But why does the AC CDI system not have a voltage amplifier?

The answer, because the voltage generated by the alternator has reached 200 V so it does not require a voltage amplifier.

Capacitor is an electronic component that can store a voltage at a certain capacity and can release the stored voltage simultaneously. In CDI systems, the discharged voltage of the capacitor is used to induce an ignition coil.

We know before that the capacitor has been charged by the electricity provider (alternator / battery) with a voltage of around 200 V. The voltage will be released simultaneously to cause a very large induction.

While the SCR (silicon controlled rectifier) ​​is a component to determine when the capacitor charged and when the capacitor discharged.

The works of SCR is by open the gate from the power source channel directly to the ground. That will make the current from the power source flow directly to ground so that the capacitor can release voltage.

3. Pick up the coil

The pickup coil is a detector to detect ignition timming. The pickup coil consists of a coil placed near the crankshaft. On the crankshaft there is a protrusion that will hit the pickup coil, this protrusion indicates ignition timing.

When the pickup coil hits the cam, the pickup coil will send pulses or electric waves.

The pulse is sent to the SCR to determine the capacitor. So the pulse from the pick up coil becomes the guidance of the SCR to be active.

4. Ignition coil

The ignition coil on the CDI system works when there is a voltage being applied, this is different from a conventional ignition system that utilizes a drop voltage to induce an ignition coil.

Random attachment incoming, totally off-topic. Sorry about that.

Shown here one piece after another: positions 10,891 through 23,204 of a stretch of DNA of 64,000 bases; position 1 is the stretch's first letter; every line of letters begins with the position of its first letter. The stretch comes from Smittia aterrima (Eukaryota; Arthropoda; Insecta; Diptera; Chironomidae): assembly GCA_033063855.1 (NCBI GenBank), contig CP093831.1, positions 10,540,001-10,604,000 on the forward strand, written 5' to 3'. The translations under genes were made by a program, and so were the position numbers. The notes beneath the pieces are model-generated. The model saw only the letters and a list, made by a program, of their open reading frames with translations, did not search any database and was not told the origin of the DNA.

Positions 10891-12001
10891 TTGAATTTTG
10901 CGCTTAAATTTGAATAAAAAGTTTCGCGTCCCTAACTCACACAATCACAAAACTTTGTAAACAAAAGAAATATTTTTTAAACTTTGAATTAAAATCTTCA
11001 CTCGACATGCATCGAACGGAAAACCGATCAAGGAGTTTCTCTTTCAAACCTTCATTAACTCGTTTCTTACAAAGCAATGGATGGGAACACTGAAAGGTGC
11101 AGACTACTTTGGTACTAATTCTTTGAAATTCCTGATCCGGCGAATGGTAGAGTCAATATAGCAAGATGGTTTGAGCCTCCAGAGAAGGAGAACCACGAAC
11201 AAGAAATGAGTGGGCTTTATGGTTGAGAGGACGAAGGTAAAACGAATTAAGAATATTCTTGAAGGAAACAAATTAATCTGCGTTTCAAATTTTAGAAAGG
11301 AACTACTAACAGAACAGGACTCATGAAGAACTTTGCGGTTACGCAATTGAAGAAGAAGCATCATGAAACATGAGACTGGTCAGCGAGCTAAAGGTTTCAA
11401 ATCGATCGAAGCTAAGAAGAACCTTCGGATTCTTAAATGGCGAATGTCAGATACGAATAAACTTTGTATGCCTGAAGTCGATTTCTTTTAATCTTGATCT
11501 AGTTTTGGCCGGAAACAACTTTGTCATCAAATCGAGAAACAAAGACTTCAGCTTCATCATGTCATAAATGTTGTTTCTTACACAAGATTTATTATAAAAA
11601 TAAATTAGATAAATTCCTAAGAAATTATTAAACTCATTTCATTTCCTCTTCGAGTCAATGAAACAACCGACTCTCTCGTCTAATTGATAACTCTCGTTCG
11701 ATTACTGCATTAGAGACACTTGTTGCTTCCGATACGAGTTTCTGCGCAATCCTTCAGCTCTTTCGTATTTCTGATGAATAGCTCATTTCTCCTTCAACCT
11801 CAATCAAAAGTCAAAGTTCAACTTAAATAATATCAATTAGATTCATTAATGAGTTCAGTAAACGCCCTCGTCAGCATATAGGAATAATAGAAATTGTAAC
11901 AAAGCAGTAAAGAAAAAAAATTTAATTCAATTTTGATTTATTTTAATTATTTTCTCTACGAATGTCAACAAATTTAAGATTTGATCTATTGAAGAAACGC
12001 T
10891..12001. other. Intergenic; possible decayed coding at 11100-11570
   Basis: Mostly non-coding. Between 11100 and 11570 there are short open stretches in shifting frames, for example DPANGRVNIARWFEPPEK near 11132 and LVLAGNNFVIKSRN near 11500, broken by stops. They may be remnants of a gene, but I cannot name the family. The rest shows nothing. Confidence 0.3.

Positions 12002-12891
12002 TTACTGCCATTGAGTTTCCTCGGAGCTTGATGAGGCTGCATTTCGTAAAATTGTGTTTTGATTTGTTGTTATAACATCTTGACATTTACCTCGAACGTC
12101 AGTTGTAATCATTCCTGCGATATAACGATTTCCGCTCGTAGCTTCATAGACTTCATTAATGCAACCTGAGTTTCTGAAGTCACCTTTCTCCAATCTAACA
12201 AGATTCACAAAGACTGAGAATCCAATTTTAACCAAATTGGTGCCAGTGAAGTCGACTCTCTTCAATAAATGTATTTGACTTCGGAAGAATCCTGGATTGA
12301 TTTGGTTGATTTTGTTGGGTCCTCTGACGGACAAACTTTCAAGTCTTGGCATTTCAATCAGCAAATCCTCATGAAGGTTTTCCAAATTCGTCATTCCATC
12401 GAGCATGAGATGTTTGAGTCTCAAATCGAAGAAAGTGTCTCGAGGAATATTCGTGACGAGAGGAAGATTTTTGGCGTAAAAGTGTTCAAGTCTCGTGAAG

So the ignition coil design is slightly different.

In general the ignition coil on the CDI system is the same as the step up transformer, where the secondary primary has a coil of 100 times more than the primary coil. This causes the secondary voltage to be 100 times greater than the primary voltage, so that when the discharged voltage from capacitor is aplied, then the voltage produced by the ignition coil reaches 20,000 V.

5. Ignition switch

Ignition switch is a device to activate and deactivate the CDI system as a whole. Ignition switches are usually controlled by an ID key, each vehicle has a different key channel.

6. Spark plug

The function of the spark plug is to convert 20,000 V electrical energy into an electric spark. the way the spark plug works is actually quite simple, just by providing a gap between the electrode (+) and ground (-).